Life is one long series of trade-offs. We have to pay a price for what we want. Options become realities only through work, time, and the kind of commitment that often precludes exercising other options. Our country can produce more energy if we abandon some environmental controls—but what will that do to the air we breathe? When the economy is inflated, raising the prime rate can cool it down—but that can also trigger unemployment. Budgetary questions are perhaps the clearest example of trade-offs: on the national scene, do we commit our resources to guns or to butter? Even in choosing a wardrobe, do you buy the blouse today or save to buy that suit in a month or two?
Much more important and complex personal issues are also resolved through trade-offs. There are many things worth doing, but we have only so much energy and time. If you're building the foundations of a career, you may have to skimp on some of life's extras: you won't see a rising young executive at the movies three times a week. If you're dead set on an early success, the basics might have to be delayed. A child is priceless; but caring for one requires time, attention, and sacrifice. A good relationship is important, but that takes work too. Even your choice of mate might be a trade-off. More than a few women still look back fondly on the romantic, irresponsible man they turned away for someone more dependable.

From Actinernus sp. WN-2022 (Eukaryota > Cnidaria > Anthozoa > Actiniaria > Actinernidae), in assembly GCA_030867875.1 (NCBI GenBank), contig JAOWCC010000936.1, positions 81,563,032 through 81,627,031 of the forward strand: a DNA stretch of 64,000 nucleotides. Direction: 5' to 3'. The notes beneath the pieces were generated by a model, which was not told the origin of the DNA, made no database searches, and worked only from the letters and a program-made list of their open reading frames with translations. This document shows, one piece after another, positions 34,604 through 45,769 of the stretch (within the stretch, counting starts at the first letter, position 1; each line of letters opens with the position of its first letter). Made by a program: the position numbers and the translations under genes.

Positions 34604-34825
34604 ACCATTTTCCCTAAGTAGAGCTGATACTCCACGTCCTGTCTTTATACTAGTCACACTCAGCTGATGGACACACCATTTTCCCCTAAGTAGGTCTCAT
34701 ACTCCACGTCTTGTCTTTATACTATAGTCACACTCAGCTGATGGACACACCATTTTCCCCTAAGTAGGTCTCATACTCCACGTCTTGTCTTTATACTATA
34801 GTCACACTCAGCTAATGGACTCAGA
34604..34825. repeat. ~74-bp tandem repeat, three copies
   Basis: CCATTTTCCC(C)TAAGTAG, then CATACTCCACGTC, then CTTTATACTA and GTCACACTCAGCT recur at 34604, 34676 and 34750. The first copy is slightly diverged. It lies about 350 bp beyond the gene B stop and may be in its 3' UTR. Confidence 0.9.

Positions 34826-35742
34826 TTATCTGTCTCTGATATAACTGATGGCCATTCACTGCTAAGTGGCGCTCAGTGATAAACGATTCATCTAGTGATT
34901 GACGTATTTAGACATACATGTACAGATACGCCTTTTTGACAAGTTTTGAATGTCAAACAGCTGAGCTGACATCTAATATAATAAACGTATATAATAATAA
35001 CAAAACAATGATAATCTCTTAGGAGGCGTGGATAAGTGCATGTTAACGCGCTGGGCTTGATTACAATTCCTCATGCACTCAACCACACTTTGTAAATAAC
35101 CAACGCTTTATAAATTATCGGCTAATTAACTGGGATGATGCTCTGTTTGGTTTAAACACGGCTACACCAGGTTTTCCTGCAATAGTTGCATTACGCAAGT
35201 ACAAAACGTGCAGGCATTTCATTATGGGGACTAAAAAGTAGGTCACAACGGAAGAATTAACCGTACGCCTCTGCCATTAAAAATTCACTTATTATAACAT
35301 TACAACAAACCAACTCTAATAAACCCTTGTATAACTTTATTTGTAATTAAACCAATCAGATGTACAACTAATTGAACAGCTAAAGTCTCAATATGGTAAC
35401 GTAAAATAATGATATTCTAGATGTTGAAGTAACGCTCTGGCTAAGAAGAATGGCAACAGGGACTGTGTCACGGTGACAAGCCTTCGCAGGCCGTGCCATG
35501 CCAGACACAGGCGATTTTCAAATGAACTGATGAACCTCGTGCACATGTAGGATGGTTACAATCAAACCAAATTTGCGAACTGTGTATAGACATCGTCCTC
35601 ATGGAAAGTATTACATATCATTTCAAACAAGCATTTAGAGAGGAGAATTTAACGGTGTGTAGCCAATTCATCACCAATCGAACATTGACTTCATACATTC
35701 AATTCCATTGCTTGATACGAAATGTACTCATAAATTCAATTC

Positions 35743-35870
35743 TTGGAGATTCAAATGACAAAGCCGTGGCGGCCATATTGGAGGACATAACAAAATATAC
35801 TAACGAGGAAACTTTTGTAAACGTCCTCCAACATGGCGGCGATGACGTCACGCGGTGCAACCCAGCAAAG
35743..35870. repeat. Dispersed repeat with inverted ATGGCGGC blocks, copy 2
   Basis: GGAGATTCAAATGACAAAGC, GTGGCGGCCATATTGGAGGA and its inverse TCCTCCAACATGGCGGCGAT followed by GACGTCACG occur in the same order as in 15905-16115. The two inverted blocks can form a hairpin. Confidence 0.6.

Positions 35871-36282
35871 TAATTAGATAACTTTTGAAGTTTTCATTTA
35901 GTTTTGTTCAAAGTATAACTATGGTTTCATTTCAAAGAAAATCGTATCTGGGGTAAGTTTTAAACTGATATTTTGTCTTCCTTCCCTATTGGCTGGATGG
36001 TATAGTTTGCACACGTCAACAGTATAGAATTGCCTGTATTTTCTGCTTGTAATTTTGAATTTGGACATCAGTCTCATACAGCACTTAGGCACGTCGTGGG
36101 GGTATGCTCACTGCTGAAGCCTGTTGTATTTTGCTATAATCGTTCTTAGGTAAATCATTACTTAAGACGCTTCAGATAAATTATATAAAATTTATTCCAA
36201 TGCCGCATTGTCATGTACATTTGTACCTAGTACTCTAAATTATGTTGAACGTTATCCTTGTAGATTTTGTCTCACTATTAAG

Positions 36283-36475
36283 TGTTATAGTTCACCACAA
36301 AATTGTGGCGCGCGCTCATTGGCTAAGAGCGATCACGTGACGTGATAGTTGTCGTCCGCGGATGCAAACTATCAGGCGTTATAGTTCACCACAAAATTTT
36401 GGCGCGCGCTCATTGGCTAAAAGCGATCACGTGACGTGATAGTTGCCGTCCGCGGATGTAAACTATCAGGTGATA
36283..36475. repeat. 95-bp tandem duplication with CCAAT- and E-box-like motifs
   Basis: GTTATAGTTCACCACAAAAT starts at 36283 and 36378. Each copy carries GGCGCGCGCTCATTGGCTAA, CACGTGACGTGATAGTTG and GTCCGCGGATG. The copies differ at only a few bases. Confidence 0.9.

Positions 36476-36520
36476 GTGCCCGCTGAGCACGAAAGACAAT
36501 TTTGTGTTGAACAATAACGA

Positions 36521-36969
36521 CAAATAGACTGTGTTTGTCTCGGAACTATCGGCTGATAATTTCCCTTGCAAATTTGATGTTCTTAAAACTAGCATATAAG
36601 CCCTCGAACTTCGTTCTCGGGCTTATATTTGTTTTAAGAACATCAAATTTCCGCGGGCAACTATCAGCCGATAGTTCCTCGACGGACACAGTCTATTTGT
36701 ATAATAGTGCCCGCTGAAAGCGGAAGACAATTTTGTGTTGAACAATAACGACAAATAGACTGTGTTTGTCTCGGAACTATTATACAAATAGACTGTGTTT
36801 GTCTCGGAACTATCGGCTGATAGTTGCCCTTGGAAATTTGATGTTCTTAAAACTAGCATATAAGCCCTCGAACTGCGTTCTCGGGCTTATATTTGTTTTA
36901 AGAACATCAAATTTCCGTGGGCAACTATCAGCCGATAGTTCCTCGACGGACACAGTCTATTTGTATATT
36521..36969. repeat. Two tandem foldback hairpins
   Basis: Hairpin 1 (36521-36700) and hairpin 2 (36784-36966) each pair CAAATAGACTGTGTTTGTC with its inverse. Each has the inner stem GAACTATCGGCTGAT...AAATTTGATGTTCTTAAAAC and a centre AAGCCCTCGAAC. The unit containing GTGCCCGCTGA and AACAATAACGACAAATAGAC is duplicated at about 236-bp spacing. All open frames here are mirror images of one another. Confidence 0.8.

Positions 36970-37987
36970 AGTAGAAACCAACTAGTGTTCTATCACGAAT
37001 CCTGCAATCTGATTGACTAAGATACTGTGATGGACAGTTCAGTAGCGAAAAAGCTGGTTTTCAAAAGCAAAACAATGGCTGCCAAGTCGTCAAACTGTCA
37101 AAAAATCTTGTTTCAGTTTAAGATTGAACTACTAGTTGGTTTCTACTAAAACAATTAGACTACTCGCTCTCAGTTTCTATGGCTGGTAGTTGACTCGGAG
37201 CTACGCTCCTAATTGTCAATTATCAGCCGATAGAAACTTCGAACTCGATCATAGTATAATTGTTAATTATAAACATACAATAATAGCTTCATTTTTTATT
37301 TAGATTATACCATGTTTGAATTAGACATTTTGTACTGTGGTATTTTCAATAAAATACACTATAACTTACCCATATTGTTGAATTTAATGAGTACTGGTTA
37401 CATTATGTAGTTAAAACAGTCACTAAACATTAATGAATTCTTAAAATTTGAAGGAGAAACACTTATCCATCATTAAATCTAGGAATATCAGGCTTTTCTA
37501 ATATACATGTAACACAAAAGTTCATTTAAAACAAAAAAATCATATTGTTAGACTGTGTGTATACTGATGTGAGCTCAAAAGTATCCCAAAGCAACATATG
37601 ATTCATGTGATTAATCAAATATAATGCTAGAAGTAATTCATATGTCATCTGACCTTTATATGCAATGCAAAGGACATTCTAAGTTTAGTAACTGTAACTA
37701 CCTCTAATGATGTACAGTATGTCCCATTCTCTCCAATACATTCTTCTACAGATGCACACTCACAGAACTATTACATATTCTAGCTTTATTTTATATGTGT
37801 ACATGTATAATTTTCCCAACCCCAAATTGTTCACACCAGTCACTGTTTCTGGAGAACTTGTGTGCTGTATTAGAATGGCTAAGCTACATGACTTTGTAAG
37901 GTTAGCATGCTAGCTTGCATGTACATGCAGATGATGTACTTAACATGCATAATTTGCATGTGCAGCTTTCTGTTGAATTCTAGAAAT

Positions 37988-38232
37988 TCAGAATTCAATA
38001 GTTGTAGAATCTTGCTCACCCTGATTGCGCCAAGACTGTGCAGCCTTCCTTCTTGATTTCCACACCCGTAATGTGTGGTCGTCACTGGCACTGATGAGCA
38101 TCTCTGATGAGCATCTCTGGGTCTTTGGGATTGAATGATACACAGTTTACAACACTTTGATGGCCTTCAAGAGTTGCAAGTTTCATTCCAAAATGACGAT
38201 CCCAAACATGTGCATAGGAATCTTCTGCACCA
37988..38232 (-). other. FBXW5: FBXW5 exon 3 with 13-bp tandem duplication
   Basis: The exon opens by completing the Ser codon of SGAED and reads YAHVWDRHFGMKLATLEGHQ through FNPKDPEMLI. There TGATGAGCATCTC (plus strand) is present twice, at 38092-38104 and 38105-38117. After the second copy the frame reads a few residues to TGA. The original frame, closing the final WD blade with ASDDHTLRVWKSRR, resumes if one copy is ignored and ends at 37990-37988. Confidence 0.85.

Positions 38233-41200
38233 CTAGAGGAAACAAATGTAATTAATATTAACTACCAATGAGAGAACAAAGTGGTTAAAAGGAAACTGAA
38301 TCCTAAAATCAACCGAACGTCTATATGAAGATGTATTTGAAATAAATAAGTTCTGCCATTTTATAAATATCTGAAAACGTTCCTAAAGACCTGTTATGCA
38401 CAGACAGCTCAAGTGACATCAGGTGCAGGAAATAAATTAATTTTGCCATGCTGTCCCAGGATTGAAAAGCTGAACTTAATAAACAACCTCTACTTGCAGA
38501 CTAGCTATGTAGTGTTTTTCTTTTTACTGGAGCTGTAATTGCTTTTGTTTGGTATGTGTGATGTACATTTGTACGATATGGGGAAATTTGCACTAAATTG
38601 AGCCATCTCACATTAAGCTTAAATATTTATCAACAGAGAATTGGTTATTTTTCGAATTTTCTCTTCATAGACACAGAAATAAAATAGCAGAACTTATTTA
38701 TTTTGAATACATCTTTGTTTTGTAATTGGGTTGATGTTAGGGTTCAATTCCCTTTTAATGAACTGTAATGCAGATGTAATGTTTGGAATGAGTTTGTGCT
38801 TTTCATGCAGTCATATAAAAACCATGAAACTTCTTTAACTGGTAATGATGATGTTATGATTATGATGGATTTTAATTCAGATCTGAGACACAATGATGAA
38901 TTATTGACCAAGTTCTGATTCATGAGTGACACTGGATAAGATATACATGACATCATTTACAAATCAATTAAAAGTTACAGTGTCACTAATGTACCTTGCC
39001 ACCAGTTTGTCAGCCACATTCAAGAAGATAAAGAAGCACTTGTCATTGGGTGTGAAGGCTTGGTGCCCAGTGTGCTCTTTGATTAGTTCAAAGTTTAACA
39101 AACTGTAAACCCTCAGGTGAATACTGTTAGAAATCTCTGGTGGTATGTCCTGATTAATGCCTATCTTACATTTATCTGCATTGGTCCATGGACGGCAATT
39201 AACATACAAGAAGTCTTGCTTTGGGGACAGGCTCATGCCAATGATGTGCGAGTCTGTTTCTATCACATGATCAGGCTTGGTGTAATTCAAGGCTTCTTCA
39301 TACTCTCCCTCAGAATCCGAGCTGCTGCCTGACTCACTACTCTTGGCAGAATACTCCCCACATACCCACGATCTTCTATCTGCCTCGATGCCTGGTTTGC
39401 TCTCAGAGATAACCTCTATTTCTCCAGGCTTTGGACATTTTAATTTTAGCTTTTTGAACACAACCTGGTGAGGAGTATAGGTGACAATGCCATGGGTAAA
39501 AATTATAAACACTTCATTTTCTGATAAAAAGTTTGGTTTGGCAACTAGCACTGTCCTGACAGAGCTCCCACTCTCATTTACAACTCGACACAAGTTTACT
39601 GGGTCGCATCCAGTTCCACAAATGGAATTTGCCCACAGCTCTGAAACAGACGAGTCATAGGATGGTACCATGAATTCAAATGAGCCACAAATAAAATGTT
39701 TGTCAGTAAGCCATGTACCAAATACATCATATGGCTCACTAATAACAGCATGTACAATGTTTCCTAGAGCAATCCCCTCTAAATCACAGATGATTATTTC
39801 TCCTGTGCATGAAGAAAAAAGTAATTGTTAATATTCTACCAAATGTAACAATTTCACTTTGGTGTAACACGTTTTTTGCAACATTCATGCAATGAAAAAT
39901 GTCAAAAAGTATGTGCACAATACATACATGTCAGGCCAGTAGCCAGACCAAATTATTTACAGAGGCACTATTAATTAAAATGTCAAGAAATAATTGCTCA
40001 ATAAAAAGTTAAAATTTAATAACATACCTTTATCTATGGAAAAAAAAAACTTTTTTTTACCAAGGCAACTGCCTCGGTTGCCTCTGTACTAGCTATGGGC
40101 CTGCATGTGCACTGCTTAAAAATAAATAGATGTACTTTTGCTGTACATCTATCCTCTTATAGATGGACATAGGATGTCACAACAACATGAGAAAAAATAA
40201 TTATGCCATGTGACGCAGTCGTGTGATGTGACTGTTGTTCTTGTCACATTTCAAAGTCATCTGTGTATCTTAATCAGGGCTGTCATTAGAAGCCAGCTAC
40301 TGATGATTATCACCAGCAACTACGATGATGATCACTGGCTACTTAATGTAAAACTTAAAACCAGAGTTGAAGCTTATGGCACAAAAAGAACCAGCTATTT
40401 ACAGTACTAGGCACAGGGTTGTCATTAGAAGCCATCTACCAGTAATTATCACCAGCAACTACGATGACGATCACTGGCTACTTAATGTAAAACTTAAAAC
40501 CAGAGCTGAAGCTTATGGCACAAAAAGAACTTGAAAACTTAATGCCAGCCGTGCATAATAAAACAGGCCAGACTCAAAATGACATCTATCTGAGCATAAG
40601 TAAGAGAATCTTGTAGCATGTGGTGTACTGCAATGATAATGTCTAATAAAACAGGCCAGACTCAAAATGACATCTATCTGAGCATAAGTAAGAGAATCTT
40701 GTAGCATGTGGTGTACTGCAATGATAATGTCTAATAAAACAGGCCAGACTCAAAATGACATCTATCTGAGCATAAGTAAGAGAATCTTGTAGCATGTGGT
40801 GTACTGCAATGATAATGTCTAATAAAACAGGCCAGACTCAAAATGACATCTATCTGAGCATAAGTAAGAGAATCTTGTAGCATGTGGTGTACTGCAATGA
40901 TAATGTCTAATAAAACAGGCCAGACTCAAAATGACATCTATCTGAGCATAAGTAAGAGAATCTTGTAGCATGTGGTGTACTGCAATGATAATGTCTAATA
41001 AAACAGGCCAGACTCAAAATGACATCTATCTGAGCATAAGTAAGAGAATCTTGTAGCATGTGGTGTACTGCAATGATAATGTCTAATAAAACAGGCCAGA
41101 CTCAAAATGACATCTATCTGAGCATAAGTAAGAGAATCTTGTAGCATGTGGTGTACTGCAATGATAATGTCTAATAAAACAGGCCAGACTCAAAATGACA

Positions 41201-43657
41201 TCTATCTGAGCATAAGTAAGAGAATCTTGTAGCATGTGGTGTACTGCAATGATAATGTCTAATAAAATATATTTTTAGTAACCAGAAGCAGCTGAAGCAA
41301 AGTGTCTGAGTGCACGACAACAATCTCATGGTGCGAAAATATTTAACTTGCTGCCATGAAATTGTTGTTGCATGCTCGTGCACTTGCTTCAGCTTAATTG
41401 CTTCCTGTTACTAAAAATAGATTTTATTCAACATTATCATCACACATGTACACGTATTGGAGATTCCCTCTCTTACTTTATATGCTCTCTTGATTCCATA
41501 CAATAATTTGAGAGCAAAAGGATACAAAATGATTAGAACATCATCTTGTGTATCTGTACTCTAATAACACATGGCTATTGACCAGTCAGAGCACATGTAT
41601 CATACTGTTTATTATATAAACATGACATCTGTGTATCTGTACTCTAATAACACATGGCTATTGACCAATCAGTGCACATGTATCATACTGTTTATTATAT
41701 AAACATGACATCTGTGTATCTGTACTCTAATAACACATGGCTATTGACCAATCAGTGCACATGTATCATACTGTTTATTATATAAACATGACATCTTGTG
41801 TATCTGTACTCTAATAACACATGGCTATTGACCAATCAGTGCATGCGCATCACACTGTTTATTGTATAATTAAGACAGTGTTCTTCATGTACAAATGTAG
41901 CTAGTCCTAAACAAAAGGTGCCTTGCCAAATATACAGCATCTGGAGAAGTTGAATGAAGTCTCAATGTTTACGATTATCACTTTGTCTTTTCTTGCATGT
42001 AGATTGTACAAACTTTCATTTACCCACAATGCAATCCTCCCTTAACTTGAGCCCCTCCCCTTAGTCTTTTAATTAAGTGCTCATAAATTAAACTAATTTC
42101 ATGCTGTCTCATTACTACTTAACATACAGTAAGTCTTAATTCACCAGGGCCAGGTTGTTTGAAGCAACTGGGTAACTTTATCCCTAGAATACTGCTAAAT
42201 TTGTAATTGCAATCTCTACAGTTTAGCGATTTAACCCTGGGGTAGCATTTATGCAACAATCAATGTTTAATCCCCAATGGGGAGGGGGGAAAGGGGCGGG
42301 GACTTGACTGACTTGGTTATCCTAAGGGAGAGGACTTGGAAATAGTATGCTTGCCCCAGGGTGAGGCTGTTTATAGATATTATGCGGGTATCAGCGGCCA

We might trade the security of working for a large, established company for the freedom but greater insecurity of working for ourselves. We might pass up a job with a good salary for a lower-paying one that appeals more to our sense of purpose, or drop a string of casual relationships to concentrate on one. We may feel secure enough to take a more balanced view and give less to our careers for a few years to give relations and family space to grow.
WITHIN THE WHOLE CATEGORY OF DRESSING FOR DAY DRESSING TO BE SEEN NOW. THE OPTION OF A DRESS WHEN IT'S A DRESS THAT HAS THE STYLE. THE WEL L-ASSEMBLED QUALITY OF THE ONE. RIGHT.FROM BILL BLASS STRIPED SILK CRÊPE DE CHINE WITH A NEW GENTLE SHAPING A SOFT NECK-TIE. SHORT FULL SLEEVES PLEATED AT THE SHOULDER. AN EASY FRONT WRAP SKIRT. THE TOTAL EFFECT CHARMING. BUT VERY WORKABLE THE SAME IS TRUE OF THE BILL BLASS FRAGRANCE SOFT. SUBTLE DRESS, ABOUT $760 ELIZABETH ARDEN SALONS; BALLIET'S: FROST BROS; FREDERICK & NELSON ACCESSORIES. NEXT TO LAST PAGES
A KEY TO VERSATILITY NOW YOU'RE NOT SIMPLY LOCKED-IN TO CLASSIC” PIECES SOMETHING UNIQUE. TOTALLY UNEXPECTED CAN BE A CONSTANT ELEMENT IN THE WAY YOU DRESS AND NOTHING GETS THAT MESSAGE ACROSS FASTER — BETTER—THAN JEAN MUIR'S SENSATIONAL LEATHER JACKET LEFT A WONDERFUL SHAPE — FULL SLEEVED. WITH A JUMP AT THE SHOULDER. NARROW AT THE WAIST — IN A WONDERFUL. OFFBEAT SHADE OF PURPLE HERE. OVER A WHITE MATTE JERSEY T-SHIRT AND NAVY JERSEY SKIRT JUST AS STRIKING WITH PANTS. WITH DIFFERENT SKIRTS. WITH ANY NUMBER OF THINGS FOR DAY OR DINNER-THE MORE YOU WEAR IT. THE MORE YOU WANT TO WEAR IT' JACKET ABOUT $895: T-SHIRT. ABOUT $310: SKIRT ABOUT $325 HENRI BENDEL: NAN DUSKIN CHUCK JONES & JACK PARKER. PALM BEACH AND BAL HARBOUR: ULTIMO. CHARLES GALLAY. TO ORDER SAKOWITZ THE SOFT MAKEUP FROM HELENA RUBINSTEIN'S SKIN LIFE COLLECTION ACCESSORIES. NEXT TO LAST PAGES
We can take up ballet again or go for the company sales record later.
trade-offs—the deals you make with life
“THE NEW WOMAN CANT BE ALL THINGS; SHE SHOULD BE JUST THE ONES SHE CHOOSES”
It's something of a circle game. We fashion our trade-offs; and they, in turn, shape us. Can you imagine acting independent if you stayed with a domineering man? Or picking up the kids each day after' school if you were playing hardball business?—You could do it, of course; but you would be fighting the tide of your trade-off every day, and that would drain energy.